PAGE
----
But wait—you’re still there? Pinned to the spot by the poisonous glow of the screen I have so justly proscribed, your eyes scanning the words I have so wisely advised you to disregard? Stop now. Read no further. Averting your gaze from the noxious rays emanating from the Cyclopean eye of this technological monster, turn instead—if you dare—toward your inner light, allowing it to guide you to some remote location, a place unknown to any map, unmonitored by any GPS, a secret even to God Himself. Yet you remain there, where you are, reading.
. . . And so, as I was saying, since you insist on listening and won’t be warned off for your own good:
Time . . .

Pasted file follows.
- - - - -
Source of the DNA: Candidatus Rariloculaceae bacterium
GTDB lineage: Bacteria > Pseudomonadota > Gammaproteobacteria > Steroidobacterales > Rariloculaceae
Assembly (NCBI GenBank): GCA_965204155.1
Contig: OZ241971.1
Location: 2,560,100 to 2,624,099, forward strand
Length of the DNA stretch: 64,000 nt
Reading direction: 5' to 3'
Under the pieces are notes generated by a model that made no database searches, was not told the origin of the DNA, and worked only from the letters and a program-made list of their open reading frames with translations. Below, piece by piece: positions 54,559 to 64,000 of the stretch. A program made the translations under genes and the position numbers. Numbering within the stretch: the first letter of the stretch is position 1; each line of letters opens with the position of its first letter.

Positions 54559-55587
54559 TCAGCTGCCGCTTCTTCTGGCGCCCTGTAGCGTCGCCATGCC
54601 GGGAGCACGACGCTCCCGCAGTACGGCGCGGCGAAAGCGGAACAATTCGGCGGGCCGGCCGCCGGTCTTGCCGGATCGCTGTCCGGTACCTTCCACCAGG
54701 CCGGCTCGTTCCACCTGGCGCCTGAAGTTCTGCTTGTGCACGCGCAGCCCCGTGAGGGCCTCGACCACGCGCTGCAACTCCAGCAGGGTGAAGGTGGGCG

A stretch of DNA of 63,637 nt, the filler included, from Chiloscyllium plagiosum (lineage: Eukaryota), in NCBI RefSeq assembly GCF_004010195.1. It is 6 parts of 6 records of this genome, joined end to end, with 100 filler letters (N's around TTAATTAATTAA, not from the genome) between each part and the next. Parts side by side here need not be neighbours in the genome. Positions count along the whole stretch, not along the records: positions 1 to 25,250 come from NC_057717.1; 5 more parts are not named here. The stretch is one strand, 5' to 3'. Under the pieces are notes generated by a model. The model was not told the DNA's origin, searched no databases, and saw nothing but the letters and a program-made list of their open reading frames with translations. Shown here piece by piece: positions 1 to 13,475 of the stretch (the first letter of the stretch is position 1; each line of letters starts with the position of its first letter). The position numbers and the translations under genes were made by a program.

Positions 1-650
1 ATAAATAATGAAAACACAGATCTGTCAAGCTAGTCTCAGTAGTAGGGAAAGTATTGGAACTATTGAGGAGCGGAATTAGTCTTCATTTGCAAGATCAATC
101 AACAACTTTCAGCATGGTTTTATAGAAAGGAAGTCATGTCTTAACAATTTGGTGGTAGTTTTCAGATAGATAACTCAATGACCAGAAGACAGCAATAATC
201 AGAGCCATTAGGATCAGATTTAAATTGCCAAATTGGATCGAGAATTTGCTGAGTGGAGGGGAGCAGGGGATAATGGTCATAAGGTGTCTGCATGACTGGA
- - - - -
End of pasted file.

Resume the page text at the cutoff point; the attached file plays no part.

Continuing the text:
The concept of time, like every other concept, is meant to make existence more comprehensible to us—but who can comprehend it? To contemplate time is to feed the confusion we’re born into and escape only by fits and starts through the magic of deluded reasoning or the vice of self-deceit. Had we a clear idea of what time is, our manner of expression would mirror our perspicuity, but it doesn’t; on the contrary, where time is concerned, our use of language is so inconsistent as to border on chaotic. We entertain none but contradictory ideas of time—ideas which diverge, clash, and violently contradict each other. Time passes, we say, it marches on. But then, in what seems like the same breath, we proclaim that we’re passing through, or moving forward, in time. Does time pass or is it a passageway? Do we move through it, or is it moving past us? Don’t count on the clever being who invented the concept to decide: he’s too busy playing with metaphors, prompted by a craving to quench his thirst for novelty by multiplying incompatible visions. . . Maybe time is more like water: it slips by; or a clever fugitive—always getting away from us; but then again, we are so liable to lose track of time that perhaps it would be more appropriately compared to a rapidly escalating debt or the labyrinthine plot of one of those overloaded novels. Of time it is also asserted that it can be used well or wasted, and reproach is customarily cast on those culpable of the latter: so maybe time is a precious resource rivaling the diamond in scarcity. But what wonder if, in a society where every pair of hands is all but welded to a steering wheel, a society where you must search with a bloodhound’s nose and detective’s magnifying glass for a place free of that menacing and alarm-provoking apparition of nightmarish impatience, the driver’s face—what wonder if, in a society like this, the prevailing view of time is that it is a road along which we are moving forward? Never mind if time resembles a rug far more than it does a road: a rug that is being pulled out from under our feet—pulled in slow motion, perhaps, but pulled all the same, steadily and unstoppably, a little more each day, each week, each month, year and decade. Which is doubtless why the longer we live the more we lose our balance, if not our faith in the existence of a solid foundation beneath us. Then suddenly, much sooner than we expected, comes the one moment we never planned for (the only one that counts), when, in the grip of a bewilderment almost as great as the one which seized us at birth, we go flying backward, hit our head against our own absence of self as if against a hard wooden floor, and everything around us—once again—goes dark.